Texas Wesleyan University fires coach who discriminated against player from Colorado due to marijuana legality

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Texas Wesleyan University fired baseball coach and former Major League Baseball player Mike Jeffcoat after it was revealed that he discriminated against a high school player due to Colorado’s marijuana laws, CBS Denver reports. The potential recruit, Gavin Bell, attends high school in Colorado. Jeffcoat said past recruits “had trouble passing our drug test.”

Darren McKee, a radio show host in Denver, published the email sent to the player by Jeffcoat. In the email, Jeffcoat wrote:

Hi Gavin,

Thanks for the interest in our program. Unfortunately, we are not recruiting players from the state of Colorado. In the past, players have had trouble passing our drug test. We have made a decision to not take a chance on Student-athletes from your state. You can thank your liberal politicians. Best of Luck wherever you decide to play.

Mike Jeffcoat
Head Baseball Coach
Texas Wesleyan University

CBS Denver also notes that a violation of a National Association of Intercollegiate Athletics rule was discovered, unrelated to the email/recruiting issue.

Texas Wesleyan University president Frederick Slabach said, “I want to make sure he knows that the comments contained in that email absolutely do not express the values of this university and we would love to have Gavin here as a student.” Slabach also said TWU “does not tolerate discrimination.” He continued, “We value inclusiveness. We value education, critical thinking, and supporting student athletes who are here for the love of the game.”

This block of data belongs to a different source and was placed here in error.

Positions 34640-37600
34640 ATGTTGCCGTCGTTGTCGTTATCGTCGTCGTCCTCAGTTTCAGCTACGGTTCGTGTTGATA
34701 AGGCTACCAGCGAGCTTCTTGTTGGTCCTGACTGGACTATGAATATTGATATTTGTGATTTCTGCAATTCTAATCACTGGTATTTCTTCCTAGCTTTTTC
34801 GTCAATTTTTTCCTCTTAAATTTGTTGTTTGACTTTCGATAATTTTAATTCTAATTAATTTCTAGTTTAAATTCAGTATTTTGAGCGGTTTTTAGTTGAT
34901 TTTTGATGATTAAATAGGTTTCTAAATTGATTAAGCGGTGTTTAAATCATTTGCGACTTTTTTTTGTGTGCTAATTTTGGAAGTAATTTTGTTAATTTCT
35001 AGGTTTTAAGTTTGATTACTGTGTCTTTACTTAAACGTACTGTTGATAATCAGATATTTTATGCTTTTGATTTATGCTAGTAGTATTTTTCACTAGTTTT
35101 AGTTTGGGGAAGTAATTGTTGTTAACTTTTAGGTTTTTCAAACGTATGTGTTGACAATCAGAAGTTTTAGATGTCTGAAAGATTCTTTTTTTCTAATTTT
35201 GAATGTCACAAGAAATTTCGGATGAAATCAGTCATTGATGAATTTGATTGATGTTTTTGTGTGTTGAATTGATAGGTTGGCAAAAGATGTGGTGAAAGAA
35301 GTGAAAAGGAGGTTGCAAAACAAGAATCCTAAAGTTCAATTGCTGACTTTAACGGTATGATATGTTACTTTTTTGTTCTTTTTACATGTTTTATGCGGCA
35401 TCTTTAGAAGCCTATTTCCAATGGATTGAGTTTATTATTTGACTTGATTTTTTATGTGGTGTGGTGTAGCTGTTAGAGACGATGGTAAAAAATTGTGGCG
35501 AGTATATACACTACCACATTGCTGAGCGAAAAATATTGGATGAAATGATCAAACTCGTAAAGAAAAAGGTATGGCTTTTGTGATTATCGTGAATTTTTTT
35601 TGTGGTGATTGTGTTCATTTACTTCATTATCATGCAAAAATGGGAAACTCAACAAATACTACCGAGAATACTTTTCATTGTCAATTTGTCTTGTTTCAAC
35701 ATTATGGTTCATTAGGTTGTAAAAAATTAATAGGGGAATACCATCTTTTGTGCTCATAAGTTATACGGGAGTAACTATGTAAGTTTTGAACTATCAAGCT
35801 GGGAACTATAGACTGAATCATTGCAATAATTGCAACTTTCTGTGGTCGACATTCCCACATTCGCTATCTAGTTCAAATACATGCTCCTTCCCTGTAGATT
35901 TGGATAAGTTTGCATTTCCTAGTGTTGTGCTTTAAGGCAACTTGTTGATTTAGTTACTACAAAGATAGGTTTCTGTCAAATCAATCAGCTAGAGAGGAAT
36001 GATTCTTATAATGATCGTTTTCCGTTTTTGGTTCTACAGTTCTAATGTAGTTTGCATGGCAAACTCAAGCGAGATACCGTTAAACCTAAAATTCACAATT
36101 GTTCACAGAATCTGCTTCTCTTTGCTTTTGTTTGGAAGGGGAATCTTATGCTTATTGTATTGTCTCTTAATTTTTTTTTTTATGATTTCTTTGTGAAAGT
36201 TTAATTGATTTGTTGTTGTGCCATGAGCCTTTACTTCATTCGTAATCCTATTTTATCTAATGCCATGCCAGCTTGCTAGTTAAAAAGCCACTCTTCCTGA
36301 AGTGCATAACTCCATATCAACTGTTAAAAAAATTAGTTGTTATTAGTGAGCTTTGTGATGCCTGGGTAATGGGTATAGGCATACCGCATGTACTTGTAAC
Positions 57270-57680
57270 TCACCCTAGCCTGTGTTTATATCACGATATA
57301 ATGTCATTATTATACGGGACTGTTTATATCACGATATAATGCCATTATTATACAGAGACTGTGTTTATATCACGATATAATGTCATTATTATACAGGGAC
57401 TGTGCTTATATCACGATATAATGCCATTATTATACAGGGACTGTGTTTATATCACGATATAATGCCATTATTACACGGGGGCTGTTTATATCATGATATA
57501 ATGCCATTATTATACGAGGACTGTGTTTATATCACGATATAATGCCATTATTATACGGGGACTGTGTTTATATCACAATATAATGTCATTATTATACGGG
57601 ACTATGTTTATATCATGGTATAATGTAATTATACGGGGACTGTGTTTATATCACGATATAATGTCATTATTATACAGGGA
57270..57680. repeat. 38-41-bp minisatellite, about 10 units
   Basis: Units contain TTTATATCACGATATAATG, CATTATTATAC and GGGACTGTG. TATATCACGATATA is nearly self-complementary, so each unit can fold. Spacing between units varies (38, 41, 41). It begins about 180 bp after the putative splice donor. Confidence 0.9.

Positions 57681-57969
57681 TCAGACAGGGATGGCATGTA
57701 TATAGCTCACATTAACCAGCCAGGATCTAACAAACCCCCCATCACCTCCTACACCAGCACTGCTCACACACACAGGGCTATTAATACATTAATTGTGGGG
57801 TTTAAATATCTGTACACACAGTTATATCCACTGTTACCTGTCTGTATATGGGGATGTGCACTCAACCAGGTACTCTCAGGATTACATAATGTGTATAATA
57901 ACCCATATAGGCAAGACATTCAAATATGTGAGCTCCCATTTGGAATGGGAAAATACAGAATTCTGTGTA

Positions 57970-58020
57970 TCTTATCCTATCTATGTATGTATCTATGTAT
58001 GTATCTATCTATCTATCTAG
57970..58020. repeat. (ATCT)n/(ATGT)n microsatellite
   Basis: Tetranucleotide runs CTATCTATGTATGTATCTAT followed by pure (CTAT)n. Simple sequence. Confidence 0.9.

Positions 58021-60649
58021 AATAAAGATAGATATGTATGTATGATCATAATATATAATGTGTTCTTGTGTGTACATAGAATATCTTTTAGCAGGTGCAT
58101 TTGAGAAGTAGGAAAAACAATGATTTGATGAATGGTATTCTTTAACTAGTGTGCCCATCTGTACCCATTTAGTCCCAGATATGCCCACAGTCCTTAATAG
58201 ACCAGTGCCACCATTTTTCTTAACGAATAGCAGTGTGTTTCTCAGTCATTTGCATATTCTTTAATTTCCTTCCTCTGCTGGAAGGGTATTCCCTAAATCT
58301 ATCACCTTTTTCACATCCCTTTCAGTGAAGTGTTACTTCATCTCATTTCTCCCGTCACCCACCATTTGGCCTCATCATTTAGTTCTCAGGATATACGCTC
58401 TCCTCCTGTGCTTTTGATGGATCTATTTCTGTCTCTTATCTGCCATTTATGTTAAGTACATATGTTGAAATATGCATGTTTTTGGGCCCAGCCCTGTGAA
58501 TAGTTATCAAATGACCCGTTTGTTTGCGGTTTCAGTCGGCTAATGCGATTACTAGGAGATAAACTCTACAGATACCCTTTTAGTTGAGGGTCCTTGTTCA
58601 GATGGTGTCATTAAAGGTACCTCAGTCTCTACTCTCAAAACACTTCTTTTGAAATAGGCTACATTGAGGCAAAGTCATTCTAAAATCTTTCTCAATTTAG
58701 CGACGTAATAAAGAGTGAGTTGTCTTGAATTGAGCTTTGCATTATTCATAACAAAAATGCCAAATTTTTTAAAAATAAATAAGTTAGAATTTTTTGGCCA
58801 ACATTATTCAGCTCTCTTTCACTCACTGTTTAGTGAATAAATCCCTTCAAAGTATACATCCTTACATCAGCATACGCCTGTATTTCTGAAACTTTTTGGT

Jeffcoat, 58, went to high school in Arkansas and attended college at Louisiana Tech University. The Indians selected him in the 13th round of the 1980 draft. He went on to have a 10-year career in the majors from 1983-94, playing for the Indians, Giants, Rangers, and Marlins. Jeffcoat had been the head coach of TWU’s baseball team since 2002.

Jeffcoat may find it interesting that, following Colorado’s legalization, marijuana use among teens has actually declined, as the Washington Post reported in December. Furthermore, for teens, the usage rates of alcohol, tobacco, and heroin also sharply declined following legalization. You can thank your liberal politicians.